Weaving Satellite Data into an Ecosystem of Farmer Support

Split image - left side features two women posing together in a corn field. Right image features a man and woman taking crop samples in a corn field.
Photo by: NASA/Catherine Nakalembe

At Kenya’s Ministry of Agriculture, Head of Food Crops Statistics Ms. Jane Kioko takes on the enormous task of compiling monthly crop data for the country. Small-scale farmers make up 75% of the nation’s agricultural output. As our climate changes, these farmers navigate more extreme challenges, like droughts and crop diseases. Through a collaboration between USAID and NASA, decision-makers like Kioko can use the birds-eye view of satellite tools to expand their understanding of the challenges that farmers are facing.

Kioko and her colleagues are connected to farmers through a broad network of county agricultural extension officers. These officers meet with farmers directly to provide resources and technical information, and report on farm conditions to inform national decision-making. 

This approach to gathering information can be time-consuming. Often, less than a third of the needed data made it back to Ministry staff like Kioko. To know when to distribute support, such as insurance payouts after a drought, Kioko needs to access highly localized data, like rainfall and field-level crop yield estimates. 

Enter Dr. Catherine Nakalembe, an Applied Sciences Team Principal Investigator for SERVIR. Nakalembe is an award-winning Assistant Professor at the University of Maryland and the Africa Director for NASA Harvest. Since 2016, Nakalembe has collaborated with Ministry staff in using satellite data to predict areas at risk for food shortages.

SERVIR is a collaboration of NASA and the U.S. Agency for International Development (USAID), partnering with organizations around the world to support locally led climate efforts with Earth data.

With SERVIR, Nakalembe helps to create country-specific versions of the regional Crop Monitors tool established through the Group on Earth Observation’s Global Agricultural Monitoring Initiative (GEOGLAM). Crop Monitors uses satellite data to capture a more expansive view of agricultural conditions. Nakalembe partners with agricultural ministries to combine satellite data with on-the-ground information to paint a clearer picture of where food security support is needed. Regional demand for improved crop monitoring is so high that the project now spans six countries: Kenya, Malawi, Rwanda, Tanzania, Uganda, and Zambia.

Nakalembe understands that to make these tools as useful as possible, they must be integrated into existing decision-making. Each country already has processes to gather and report on field conditions. Rather than adopt a new workflow, Nakalembe works with users to conveniently integrate the Crop Monitors tool into their own systems.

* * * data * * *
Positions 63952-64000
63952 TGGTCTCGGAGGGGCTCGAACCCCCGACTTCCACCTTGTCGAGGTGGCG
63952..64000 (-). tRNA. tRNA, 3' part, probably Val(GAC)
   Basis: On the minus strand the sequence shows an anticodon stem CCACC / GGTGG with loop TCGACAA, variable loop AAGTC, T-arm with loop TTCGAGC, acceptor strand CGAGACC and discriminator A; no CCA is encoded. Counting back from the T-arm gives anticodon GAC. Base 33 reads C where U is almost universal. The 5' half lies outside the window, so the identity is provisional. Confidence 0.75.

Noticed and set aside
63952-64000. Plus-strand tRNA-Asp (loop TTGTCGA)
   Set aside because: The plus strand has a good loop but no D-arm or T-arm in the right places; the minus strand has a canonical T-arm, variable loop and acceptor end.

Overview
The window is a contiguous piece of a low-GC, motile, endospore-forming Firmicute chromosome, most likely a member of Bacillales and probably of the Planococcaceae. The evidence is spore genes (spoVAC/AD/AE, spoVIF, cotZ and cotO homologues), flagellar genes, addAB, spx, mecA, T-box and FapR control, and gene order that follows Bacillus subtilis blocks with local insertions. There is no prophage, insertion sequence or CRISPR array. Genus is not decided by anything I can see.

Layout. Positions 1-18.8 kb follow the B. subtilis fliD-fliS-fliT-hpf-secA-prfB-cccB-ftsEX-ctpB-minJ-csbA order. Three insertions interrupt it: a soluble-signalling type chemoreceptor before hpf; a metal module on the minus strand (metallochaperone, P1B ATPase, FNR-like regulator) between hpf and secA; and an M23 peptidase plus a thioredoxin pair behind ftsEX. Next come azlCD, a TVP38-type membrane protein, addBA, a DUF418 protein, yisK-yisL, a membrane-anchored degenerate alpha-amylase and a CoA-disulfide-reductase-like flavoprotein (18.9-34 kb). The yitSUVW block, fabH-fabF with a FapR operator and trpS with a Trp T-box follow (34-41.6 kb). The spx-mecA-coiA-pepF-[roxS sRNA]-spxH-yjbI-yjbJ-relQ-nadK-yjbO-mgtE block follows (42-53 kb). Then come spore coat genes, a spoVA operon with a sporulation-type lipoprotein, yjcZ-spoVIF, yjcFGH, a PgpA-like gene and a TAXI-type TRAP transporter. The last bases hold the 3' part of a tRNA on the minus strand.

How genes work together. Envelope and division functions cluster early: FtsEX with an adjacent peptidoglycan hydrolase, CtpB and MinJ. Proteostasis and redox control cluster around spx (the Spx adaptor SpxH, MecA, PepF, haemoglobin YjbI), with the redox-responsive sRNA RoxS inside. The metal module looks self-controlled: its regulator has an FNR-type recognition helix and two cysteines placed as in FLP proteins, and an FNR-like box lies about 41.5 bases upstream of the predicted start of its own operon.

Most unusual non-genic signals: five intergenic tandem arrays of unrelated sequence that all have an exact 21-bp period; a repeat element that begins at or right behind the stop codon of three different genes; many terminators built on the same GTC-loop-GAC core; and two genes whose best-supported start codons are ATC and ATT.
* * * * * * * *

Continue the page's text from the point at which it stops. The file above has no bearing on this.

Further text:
For example, Nakalembe and Kioko ensure that extension officers are actively involved in implementing the tools. Officers are trained to upload monthly field data to Crop Monitors, which Kioko can quickly assess to identify areas for intervention. Extension officers regularly share updates with Kioko which help to improve Ministry decision-making and refine Nakalembe’s work.

A group of people sit at a conference table using laptops to manipulate land mapping data.
Jane Kioko (top left) meets with representatives of Kenya’s Ministry of Agriculture and the Kenya Space Agency during a 2023 training to review SERVIR field data collection tools.
Credit: NASA/Catherine Nakalembe

“There’s nothing better than getting a text message that says ‘When do you come back? When do we go collect data again?” Nakalembe shared.

Ms Kioko referenced a 2022 outbreak of African armyworm when the Ministry used Crop Monitors reports to deploy resources like pesticides to avoid crop losses across approximately 2,100 km2.

“You’re much more confident with more sources of information than if only relying on one source of information…especially when it comes to pest infestation in the field, the officers are able to report through the Crop Monitor and [farmers] are able to get timely assistance from the government, which is critical,” Kioko said.

As droughts become more frequent, farmers are seeing the importance of crop insurance. In 2016, only 900 farmers opted into the national agricultural insurance program. By 2021, that number soared to nearly 300,000.

Nakalembe’s work continues to expand. SERVIR’s West Africa hub is integrating the tool in Senegal, and national Crop Monitors are being used to create Regional Food Balance Sheets, which help multinational decision-makers avoid food shortages. With the help of satellite data, USAID and NASA are amplifying the existing efforts of food security champions like Jane Kioko and her team.